Normally in these pieces, I would go into the history of the founder and the way he/she built up their first remote presence offering. In this case, Dr. Yulin Wang (pronounced “Wong”) is far from an unknown quantity. So, instead of focusing on his back-story which is exhaustively captured in these articles such as Heathcare Purchasing News and TEDxAmerican Riviera), I spent more of my time discussing with him about the future of remote presence and where he sees the industry going.
Dr. Wang got his Doctorate in Computer Engineering in the 1980s; at the time, microprocessors and computers were the hot thing. But, to Dr. Wang, coding algorithms to solve mathematical puzzles was one thing. Causing an effect in the real world was quite another, more satisfying endeavor. Yes, he could make an LED blink at a specific rate, but that end in itself felt unrewarding. So from his vantage point, robotics was going to be the next thing – enabling a person to impact the physical environment in a meaningful way. Making an LED blink – ehhh; making an arm move – now that was more gratifying.
As you may know, Dr. Wang is the founder of Computer Motion, Inc. and after 12 successful years of working with those companies, he decided to strike out on his own in the guise of InTouch Health.
A Real Business Need
From this writer’s point of view, robotics has fallen into three particular categories for the past 25 years – manufacturing, telemedicine and hobbyist efforts. Manufacturing has stabilized in the past ten years – with only incremental changes in technologies. Hobbyists efforts have proliferated with the advent of robotics kits, shared software like Player/Stage, Urbis and ROS and the free sharing of content on the Internet. Telemedicine has been the one industry where the cost of robotics is dwarfed by the benefit of having the right person at the right time in an emergency. As we have seen in DaVinci Robotics and other surgical solutions, telemedicine has been a resounding success for having tertiary care at the point of need.
When I asked Dr. Wang about how he chose medical applications, he spoke to me about demographic trends and our upcoming need for the same “right person, right time” situation.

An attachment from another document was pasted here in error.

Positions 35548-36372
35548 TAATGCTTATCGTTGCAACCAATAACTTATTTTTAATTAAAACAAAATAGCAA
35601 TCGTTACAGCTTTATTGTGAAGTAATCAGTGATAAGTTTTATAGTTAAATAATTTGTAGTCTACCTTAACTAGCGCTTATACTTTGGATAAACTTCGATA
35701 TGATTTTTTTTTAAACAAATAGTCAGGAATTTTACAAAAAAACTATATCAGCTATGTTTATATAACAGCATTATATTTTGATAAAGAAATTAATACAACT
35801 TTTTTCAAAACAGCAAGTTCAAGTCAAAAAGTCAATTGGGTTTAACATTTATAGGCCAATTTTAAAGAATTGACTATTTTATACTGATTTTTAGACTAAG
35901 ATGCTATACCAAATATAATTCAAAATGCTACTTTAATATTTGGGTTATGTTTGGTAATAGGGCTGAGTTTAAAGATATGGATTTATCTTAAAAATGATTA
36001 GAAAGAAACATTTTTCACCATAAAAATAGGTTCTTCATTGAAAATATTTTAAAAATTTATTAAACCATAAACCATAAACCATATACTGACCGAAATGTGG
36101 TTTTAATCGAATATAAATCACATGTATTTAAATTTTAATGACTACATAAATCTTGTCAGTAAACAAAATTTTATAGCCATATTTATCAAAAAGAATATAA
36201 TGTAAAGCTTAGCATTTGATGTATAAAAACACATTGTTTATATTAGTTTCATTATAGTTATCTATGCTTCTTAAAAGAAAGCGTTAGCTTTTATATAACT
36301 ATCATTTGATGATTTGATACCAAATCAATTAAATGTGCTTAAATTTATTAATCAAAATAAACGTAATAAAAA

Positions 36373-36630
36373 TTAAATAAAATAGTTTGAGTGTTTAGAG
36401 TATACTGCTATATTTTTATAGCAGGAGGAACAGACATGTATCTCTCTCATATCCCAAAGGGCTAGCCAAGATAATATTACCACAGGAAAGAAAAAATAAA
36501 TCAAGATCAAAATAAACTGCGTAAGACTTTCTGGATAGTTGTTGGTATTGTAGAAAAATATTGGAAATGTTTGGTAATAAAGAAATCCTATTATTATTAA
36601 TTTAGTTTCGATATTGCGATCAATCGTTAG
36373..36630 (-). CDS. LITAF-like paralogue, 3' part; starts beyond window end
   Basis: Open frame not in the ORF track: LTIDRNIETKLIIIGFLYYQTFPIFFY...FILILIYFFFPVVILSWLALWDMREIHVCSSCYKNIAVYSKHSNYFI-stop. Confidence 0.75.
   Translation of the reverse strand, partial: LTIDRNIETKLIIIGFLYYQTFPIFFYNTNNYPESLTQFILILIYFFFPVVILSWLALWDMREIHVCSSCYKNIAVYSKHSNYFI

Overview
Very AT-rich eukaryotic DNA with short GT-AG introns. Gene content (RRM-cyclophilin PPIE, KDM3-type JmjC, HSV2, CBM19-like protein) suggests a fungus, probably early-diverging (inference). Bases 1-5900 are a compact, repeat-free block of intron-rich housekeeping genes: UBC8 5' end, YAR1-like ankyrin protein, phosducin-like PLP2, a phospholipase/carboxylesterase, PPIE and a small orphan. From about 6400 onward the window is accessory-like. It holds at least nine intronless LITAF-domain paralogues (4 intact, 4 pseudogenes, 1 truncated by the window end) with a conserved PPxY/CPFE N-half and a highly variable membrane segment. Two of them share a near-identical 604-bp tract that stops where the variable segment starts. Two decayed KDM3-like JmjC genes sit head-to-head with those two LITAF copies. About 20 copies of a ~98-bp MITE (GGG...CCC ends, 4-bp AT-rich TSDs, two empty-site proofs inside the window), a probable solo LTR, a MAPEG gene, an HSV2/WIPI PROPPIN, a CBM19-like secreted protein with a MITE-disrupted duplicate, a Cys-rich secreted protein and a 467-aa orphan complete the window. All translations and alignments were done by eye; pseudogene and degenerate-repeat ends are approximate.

“The funny thing about the whole [medical industry] is that it’s been great for individuals when they can get the care, but it’s now creating almost an unbearable burden for society. We have an aging population where if you look at the demographic trends, in roughly 20 years, one in four Americans will be a senior citizen. In the 1950s and 1960s you had eight working people for every retired person; now we’re down to about four for every retired person. As these trends continue, the weight of that responsibility for maintaining quality healthcare will create something of an unmanageable crisis in terms of society’s healthcare needs.”
The RP line of remote presence systems has been one where ensuring the “continuum of care” is maintained and the application of the expertise that may be too far away is available without having to include the cost of travel time.
“It’s a communication thing. Remote presence is a communications tool, much like the phone or a videoconferencing system or email. It’s as close to we have today as what a personal interaction can enable without requiring the two people to be co-located.”
Designing the RP line
Our discussion of the RP7 and other models, framed by Dr. Wang’s unique way of explaining them, significantly impacted my initial opinion of them.
When I first saw the RP line, I was struck by its large, almost yacht-like presence. I imagined that participants would react apprehensively to the device sidling up to them. However, as Dr. Wang began to go over the system design, I could see how the team’s brilliance in thinking through their own constraints worked well for the end product.
The system is festooned with sensors around the base of the device – both a sonar array that determines the distance between the system and potential obstacles. Whereas the TiLR from RoboDynamics shows three to four sensors determining potential distance from the TiLR, the sensor array shows over 30 different data points, providing a cloud of understanding around the overall system itself.
I was curious about the differences among the models, and he described the evolution of the RP7i. As he put it, remote presence is all about video, audio and mobility. So moving from the RP6 to the RP7 improved the video capability significantly by providing the double camera solution. The first camera provides a 170 degree field of view using a fish eye and allows the doctor/pilot to see all around them – removing the need for the navigational camera that systems like the Texai or the Anybots QB uses. The second camera supports a 11:1 zooming capability such that the remote doctor can see the pupillary response on a patient if needed. A nice usability aspect that InTouch provides is a seamless transition between the wide-angle camera to the direct zoom – seeming like one single camera in operation.
On a personal note, I found the dual camera setup quite interesting since it provides the participant/patient a frame of reference for the “eyes” of the doctor and brought about some of the anthropomorphic characteristics Dr. Wang spoke of.
In addition, the RP7 added a much more effective visual control mechanism – allowing for the doctor to move the head and focus much like an engineer does in a CAD system. With a simple click and drag, the doctor can have an automatic zooming on the view of view; easily transitioning from a wide-angle to a tight close-up. Combined with the very smooth pan-tilt mechanism on the head of the device, it allows for significant control for the doctor/pilot which is not as easily found in other systems.